Comprehensive introduction to geotechnologies. Concepts and theories of remote sensing to include image interpretation and processing, Global Positioning Systems, spatial data structures, and geographic information systems.
Frequently Asked Questions
The tuition rate can be found here. Click on Resident or Non-Resident, then scroll to Online Programs in the Graduate Students section.
Online courses are very similar to the on-campus program except for the method of delivery. Students get a syllabus outlining course requirements, are assigned weekly readings and required to post their evaluation of the readings in discussion rooms. Classmates then comment on the input of other students. Case problems may be required and the class may be broken into small groups, with a team leader who is required to post each group’s solution to the case. Research papers may be required, with an executive summary posted for review by students and a complete paper submitted to the professor. If the topic appears of interest to other students, they may request a copy by contacting the author.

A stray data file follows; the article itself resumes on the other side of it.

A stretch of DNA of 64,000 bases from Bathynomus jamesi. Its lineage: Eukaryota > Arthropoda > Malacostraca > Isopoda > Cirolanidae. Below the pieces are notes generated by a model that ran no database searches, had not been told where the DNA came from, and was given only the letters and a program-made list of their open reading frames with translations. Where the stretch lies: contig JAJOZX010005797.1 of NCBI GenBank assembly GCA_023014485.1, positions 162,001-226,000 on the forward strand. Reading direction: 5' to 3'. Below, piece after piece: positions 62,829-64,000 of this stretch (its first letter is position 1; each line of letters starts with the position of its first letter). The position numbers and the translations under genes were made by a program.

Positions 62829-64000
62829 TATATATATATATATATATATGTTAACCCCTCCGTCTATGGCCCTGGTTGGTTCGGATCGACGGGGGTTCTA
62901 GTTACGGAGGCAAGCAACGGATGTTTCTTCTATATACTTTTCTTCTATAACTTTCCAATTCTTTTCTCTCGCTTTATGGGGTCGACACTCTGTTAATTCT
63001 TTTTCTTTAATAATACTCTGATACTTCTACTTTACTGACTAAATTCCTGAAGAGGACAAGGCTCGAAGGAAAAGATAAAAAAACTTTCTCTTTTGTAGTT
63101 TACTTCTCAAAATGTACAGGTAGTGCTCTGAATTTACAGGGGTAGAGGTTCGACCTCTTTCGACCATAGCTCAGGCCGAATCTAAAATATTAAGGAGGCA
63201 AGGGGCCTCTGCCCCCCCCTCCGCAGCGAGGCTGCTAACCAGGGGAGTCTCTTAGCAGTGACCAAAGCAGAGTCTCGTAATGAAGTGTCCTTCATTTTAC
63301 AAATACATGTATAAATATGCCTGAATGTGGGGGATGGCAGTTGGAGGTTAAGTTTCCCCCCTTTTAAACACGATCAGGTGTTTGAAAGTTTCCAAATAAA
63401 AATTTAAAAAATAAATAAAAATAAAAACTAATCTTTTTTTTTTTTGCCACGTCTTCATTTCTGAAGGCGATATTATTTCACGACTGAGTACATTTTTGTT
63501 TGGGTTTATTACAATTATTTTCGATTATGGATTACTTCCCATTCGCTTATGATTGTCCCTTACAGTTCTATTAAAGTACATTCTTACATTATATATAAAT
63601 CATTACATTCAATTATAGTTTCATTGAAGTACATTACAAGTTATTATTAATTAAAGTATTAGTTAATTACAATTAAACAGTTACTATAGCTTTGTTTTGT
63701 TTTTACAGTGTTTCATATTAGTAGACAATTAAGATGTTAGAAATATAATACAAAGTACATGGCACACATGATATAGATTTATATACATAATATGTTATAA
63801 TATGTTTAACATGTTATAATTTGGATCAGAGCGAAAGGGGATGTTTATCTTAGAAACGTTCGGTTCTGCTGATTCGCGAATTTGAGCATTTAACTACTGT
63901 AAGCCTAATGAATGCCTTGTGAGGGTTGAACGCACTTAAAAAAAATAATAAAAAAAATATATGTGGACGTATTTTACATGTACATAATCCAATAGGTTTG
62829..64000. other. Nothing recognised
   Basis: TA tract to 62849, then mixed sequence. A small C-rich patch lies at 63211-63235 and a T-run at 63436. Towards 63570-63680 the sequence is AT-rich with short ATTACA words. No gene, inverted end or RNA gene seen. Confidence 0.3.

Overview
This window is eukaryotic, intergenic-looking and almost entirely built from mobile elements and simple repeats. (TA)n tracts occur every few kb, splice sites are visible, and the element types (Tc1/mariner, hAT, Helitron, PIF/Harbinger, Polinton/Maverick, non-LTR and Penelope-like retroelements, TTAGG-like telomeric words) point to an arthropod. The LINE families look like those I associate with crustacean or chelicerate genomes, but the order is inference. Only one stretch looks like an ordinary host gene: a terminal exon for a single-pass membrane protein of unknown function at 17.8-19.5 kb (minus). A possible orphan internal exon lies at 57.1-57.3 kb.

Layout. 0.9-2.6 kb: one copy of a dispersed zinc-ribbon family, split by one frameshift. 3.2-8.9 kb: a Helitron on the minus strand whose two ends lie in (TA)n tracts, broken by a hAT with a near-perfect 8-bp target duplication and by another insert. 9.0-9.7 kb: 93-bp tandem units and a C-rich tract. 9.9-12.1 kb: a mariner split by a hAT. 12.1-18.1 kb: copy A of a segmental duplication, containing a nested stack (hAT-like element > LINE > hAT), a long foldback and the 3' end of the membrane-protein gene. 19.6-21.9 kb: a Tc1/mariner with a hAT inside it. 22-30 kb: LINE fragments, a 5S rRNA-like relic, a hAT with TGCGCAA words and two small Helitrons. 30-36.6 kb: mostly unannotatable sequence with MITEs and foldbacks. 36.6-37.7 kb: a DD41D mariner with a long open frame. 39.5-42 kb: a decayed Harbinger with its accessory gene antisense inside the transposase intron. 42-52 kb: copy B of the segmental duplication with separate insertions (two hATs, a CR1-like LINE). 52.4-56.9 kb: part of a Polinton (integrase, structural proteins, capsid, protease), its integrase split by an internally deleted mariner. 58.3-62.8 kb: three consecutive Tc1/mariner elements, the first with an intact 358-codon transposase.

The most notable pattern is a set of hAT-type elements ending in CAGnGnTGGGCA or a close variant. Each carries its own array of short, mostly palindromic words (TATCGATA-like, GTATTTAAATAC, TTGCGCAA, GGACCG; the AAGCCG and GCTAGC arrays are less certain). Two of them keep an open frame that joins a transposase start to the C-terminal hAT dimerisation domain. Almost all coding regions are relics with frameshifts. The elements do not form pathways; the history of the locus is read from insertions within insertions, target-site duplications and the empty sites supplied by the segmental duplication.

Some students express concern about the Graduate Record Examination (GRE) and their scores, since they may have been out of college for a number of years. Remember this is only one area considered by the graduate review committee when making admissions decisions. Letters of reference, personal statement, prior grades, and success on the job are other factors considered. GRE practice exams, a list of testing centers, and other information may be found at www.ets.org/gre.